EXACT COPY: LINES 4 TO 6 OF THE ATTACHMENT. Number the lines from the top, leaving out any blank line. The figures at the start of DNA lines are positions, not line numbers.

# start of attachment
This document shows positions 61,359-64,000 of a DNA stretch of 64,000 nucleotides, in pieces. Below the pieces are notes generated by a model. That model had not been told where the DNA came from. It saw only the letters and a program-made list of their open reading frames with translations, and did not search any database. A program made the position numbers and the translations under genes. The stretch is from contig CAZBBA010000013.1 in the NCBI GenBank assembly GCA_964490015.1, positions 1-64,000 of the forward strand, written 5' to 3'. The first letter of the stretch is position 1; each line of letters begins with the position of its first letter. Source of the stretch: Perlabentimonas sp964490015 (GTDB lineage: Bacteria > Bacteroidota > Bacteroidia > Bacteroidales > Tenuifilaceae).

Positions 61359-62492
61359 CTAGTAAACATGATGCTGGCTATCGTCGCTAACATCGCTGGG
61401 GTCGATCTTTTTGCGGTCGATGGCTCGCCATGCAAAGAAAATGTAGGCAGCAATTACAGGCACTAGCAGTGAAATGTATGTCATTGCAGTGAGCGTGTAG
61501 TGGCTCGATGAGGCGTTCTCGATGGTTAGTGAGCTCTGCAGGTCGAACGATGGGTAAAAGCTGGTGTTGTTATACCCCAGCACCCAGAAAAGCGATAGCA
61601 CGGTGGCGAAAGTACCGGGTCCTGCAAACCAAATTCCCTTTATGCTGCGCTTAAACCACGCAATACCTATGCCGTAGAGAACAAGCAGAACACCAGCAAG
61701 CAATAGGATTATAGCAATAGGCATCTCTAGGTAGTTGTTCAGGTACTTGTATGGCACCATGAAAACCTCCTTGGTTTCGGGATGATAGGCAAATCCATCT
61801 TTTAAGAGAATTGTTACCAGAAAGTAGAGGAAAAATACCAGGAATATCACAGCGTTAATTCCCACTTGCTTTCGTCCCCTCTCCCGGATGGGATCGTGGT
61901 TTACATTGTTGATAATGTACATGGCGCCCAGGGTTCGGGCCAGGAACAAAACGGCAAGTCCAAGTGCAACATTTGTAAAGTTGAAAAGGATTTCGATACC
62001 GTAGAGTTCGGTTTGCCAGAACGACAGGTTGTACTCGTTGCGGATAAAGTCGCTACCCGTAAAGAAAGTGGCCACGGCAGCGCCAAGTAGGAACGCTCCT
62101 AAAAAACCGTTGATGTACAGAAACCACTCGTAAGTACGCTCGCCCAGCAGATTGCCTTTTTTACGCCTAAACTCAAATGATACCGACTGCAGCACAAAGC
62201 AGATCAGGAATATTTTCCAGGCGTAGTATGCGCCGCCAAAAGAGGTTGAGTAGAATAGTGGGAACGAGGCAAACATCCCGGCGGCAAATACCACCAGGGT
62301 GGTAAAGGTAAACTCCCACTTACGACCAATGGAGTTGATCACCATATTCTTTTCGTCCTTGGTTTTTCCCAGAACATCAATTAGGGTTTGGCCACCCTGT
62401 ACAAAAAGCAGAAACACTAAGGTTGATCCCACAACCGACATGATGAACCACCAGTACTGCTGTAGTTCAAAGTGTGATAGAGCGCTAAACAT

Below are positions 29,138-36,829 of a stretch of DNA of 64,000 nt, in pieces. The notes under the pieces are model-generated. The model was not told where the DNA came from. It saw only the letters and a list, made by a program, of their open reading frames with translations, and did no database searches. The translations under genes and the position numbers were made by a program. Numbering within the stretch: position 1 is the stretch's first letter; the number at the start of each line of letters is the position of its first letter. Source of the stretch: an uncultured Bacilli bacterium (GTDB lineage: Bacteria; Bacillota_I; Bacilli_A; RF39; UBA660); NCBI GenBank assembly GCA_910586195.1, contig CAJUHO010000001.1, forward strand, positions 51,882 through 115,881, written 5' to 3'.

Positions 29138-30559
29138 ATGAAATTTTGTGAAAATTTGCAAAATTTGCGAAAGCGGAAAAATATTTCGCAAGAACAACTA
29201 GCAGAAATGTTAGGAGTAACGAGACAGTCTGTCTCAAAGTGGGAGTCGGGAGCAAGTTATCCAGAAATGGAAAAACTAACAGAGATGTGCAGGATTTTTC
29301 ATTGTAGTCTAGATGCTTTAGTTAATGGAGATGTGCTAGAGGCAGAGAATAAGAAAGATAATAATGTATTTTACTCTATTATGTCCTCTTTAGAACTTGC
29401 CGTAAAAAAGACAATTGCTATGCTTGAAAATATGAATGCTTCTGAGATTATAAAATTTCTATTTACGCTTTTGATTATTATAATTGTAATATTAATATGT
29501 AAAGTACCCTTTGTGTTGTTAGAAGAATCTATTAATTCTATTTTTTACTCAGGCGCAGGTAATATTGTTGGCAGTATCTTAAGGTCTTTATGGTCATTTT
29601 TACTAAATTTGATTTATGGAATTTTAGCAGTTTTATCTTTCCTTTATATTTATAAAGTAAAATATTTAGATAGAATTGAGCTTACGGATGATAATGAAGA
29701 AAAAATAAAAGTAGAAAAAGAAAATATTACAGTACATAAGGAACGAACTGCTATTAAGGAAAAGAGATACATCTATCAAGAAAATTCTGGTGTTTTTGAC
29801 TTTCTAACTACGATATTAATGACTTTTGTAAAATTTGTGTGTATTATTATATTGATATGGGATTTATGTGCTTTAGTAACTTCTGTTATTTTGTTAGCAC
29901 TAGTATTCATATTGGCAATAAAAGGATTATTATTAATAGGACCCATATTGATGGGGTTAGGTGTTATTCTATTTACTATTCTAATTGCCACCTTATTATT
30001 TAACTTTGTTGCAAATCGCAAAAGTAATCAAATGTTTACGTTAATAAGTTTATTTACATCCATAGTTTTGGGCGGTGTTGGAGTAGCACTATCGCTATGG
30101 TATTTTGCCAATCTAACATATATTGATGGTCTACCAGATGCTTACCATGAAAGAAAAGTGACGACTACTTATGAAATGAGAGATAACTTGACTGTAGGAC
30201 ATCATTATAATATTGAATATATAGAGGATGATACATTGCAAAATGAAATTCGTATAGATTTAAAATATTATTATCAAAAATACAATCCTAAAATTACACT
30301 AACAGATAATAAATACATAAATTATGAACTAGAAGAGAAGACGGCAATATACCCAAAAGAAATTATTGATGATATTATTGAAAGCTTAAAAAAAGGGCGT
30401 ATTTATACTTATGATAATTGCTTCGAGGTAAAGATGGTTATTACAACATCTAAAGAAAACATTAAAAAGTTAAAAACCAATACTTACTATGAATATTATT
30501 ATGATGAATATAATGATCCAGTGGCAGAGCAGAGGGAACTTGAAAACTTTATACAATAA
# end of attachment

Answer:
61401 GTCGATCTTTTTGCGGTCGATGGCTCGCCATGCAAAGAAAATGTAGGCAGCAATTACAGGCACTAGCAGTGAAATGTATGTCATTGCAGTGAGCGTGTAG
61501 TGGCTCGATGAGGCGTTCTCGATGGTTAGTGAGCTCTGCAGGTCGAACGATGGGTAAAAGCTGGTGTTGTTATACCCCAGCACCCAGAAAAGCGATAGCA
61601 CGGTGGCGAAAGTACCGGGTCCTGCAAACCAAATTCCCTTTATGCTGCGCTTAAACCACGCAATACCTATGCCGTAGAGAACAAGCAGAACACCAGCAAG